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Have you ever come home completely exhausted and couldn’t wait to crash on the couch? Then, just as you are about to drift off to sleep, you hear a noise. It is a very familiar sound that simply won’t stop. You wonder what exactly is making this annoying noise. Then, you realize that it’s your cat or dog, busy grooming themselves! While you would normally ignore this sound, it is too hard to ignore at this point. You tolerate it for a while but then it gets to the point that you get annoyed. You call out with a stern voice expecting it to stop. However, chances are it's not going to be effective because your animal companion appears to be involved in a bad habit that is obsessive and compulsive. Could this be a medical condition? Little do we realize the animal is trying to communicate with us as he or she continues to lick the fur excessively. Without the awareness that licking is a form of communication, most of us have no idea and assume it is some kind of topical issue. As we scour their bodies trying to find some invisible culprit, we often give up and take our companions to the vet. Popular solutions, can include a shot containing a steroid or perhaps a round of antibiotics. This doesn’t work. A few days to a week later, you find that your pet is compulsively “licking” again. Frustrated, we repeat this cycle until we either run out of money or the animal develops a serious condition as the result of all of the medication administered which now takes precedence over the licking. Is it natural for animals to compulsively lick themselves? Is there any explanation for this behavior? Is there anything that works permanently to stop the licking? If so, what is it and how do you find it? Is licking an indication of deeper emotional issues?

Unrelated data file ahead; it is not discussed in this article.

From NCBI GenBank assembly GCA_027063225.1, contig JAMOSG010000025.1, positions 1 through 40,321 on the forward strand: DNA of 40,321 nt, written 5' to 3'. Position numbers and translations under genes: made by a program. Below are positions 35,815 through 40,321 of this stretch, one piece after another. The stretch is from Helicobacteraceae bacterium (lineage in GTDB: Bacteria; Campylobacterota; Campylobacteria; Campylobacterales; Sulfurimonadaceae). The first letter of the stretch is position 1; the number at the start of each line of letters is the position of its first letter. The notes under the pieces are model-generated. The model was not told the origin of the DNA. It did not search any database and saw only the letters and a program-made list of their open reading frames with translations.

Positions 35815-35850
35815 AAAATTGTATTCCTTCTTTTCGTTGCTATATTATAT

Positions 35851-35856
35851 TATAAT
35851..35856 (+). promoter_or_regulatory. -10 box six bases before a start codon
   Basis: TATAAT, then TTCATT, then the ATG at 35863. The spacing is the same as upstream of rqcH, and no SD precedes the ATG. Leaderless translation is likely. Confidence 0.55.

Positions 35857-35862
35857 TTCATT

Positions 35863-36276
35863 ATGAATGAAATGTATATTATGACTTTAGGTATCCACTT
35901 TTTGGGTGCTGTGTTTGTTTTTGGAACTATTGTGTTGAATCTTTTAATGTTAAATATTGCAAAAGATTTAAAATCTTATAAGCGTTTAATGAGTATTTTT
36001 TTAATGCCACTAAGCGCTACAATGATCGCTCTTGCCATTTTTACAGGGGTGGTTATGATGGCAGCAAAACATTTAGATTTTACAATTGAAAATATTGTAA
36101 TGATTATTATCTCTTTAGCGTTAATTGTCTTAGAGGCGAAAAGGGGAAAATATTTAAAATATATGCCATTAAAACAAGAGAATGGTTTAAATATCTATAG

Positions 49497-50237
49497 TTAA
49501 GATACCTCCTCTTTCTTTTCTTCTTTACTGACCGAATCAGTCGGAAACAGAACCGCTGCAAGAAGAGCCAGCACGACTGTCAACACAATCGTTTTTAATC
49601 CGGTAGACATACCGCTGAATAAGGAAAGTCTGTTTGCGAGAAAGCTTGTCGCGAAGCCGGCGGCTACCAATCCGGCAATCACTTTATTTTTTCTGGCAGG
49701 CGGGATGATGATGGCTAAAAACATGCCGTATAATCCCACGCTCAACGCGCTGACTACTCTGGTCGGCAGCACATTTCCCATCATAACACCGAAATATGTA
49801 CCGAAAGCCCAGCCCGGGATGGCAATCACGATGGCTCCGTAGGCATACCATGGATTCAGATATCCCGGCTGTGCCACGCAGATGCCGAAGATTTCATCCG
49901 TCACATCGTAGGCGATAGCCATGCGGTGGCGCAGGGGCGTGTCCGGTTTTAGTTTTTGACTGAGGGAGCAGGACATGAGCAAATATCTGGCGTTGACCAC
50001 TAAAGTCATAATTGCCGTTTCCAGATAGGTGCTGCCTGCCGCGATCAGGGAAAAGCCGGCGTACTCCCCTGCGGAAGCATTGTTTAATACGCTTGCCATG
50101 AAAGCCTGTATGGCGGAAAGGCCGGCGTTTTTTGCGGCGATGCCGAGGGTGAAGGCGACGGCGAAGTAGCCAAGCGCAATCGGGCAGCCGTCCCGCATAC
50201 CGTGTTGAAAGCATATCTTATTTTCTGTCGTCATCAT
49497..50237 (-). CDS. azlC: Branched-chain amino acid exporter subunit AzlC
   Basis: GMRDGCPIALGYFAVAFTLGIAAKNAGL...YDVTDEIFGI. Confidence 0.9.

In this segment of The Organic View Radio Show, host June Stoyer talks to animal and wildlife advocate, Laura Lassiter about what you need to know.Stay tuned!
It's good to talk.